UPDATE: Another Major Headache for Ascendant Copper

By , October 3, 2005

Mayor Auki Tituaña sent a scathing letter to the British Columbia Securities Commission earlier this week to let them know just how upset he is with Ascendant Copper’s presence in his county. (English translation is available below.) The BCS Commission is looking into whether Ascendant Copper should list their company in the Canadian Stock exchanges, and part of the work is checking into its past and present corporate history.

So far the Commission has not allowed Ascendant Copper to list on the different stock exchanges, thus the company has been unable to get the 15 million dollars they are seeking to finish exploration in Junin and Chaucha (Junín would get most of this funding). Due to the international campaign aimed at supplying the Commission with information casting doubt on what Ascendant is claming and informing them of the position here of the communities and Municipality, the company late last month had to significantly modify their prospectus (that’s the document the Commission is examining) and admit to many of the risks they were omitting, or reporting insufficiently. The company has to provide real evidence as to the risks involved to the Commission, and the Commission has to make sure investors are not put at material risks because information Ascendant might have left out, or underreported (or, more common, exaggerated).

In the meantime, and to counter one of Ascendant Copper’s more outrageous claims, DECOIN contracted the research organization Jantu Sacha-CDC a couple of months ago to evaluate the status of the Junin community reserve where the most vital part of Ascendant’s concession is. Ascendant had been claiming that the area was heavily logged and hardly had any forests. Jatun Sacha discovered more than 60% is primary forests, about 23% lightly logged primary and secondary forests.

So, with that in mind, here’s another headache for the company:

Excerpts from Mayor Auki’s latest letter:
…..It is also necessary to inform you that, as of June of 2005, the Congressional Civic Anti-Corruption Commission of Ecuador-CCCC – commenced an exhaustive investigation of corrupt procedures with everything having to do with the mining concessions in the Intag area of Cotacachi County.

It is lamentable that the presence of Ascendant Copper Corporation in our County is responsible for causing grave conflicts when attempting to divide and confront our population with deviant measures such as the buying of consciousness, offering of gifts, using public installations to give away presents, making themselves out to be economic saviors, and even relying on people connected to the drugs traffic, corrupt ex-military personnel, demagogic politicians and frustrated ex candidates, that the only thing they pretend is to use the people in order to increase their own economic power, knowing it implies the slow death of all our County. This situation is made even more severe with the outrageous attitude of Ascendant Copper Corporation buying vast areas of forest and agricultural lands.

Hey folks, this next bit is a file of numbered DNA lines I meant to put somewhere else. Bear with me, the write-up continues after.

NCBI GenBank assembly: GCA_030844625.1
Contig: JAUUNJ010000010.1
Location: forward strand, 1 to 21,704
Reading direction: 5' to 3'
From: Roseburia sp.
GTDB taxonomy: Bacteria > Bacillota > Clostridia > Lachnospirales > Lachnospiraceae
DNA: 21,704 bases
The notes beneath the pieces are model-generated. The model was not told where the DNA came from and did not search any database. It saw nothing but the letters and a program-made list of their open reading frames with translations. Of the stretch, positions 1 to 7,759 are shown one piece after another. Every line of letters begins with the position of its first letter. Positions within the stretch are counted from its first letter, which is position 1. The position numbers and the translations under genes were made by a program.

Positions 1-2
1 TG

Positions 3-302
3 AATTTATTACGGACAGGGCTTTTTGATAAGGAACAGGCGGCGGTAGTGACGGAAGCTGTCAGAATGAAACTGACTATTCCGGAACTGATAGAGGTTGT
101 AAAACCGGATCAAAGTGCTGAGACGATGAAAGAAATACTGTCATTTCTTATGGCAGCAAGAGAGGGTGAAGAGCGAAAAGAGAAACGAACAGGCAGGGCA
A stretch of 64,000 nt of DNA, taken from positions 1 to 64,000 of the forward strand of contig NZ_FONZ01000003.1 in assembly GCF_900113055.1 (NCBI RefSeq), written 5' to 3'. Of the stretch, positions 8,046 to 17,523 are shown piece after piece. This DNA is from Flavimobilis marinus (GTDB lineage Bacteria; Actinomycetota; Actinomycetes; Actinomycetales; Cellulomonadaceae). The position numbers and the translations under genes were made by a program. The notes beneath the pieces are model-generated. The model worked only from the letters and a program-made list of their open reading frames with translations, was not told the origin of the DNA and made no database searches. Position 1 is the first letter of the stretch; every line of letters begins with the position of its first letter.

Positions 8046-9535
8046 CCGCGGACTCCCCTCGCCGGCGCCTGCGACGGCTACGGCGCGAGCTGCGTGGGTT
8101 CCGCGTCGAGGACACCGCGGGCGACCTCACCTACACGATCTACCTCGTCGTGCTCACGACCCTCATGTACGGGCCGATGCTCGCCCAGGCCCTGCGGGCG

By refusing to trade Ascendant Copper Corporation’s securities in the British Columbia Securities Exchange, the opportunity of acting justly and respecting national and international law rests entirely in your hands.

It is the intention of the Cotacachi County government to continue supporting the legal and conscientious resistance to the JUNÍN mining project and we will not give up our strong conviction to defend our mother earth, and will utilize any legal mechanisms in our Ecuadorian Law, and other international treaties of which Ecuador is party to.

Auki Tituaña Males

Certified English translation prepared, at Heller Ehrman’s request, by Park Evaluations and Translations, of New York:
Municipality Letter (Acrobat PDF)

Original Municipality Letter:
Page 1 | Page 2 | Page 3

Northern Ruffled Feathers:
Our July 17, 2005 Intag Update could be read to imply, incorrectly, that a news release from the Canadian Parliament’s Standing Committee on Foreign Affairs and International Trade had identified Ascendant’s Intag project as an example in connection with the committee’s recent report relating to the impact of Canadian mining companies abroad. As we stated, the Standing Committee did in fact conclude that mining activities in some developing countries are having adverse and improper effects on local communities, and its report called on the Canadian government to take several specific steps to curb abuses by Canadian mining companies abroad. We are not aware, however, of any statements by the Standing Committee that identify Ascendant or the Intag mining project specifically. The news release we referred to in our July 17, 2005 Intag Update was a July 13, 2005 news release by MiningWatch Canada, which detailed the Standing Committee’s report and also identified Ascendant’s Intag project as one relevant source of concern. The July 17, 2005 Intag Update posted on this website has been amended to reflect this clarification.


Comments are closed

Panorama Theme by Themocracy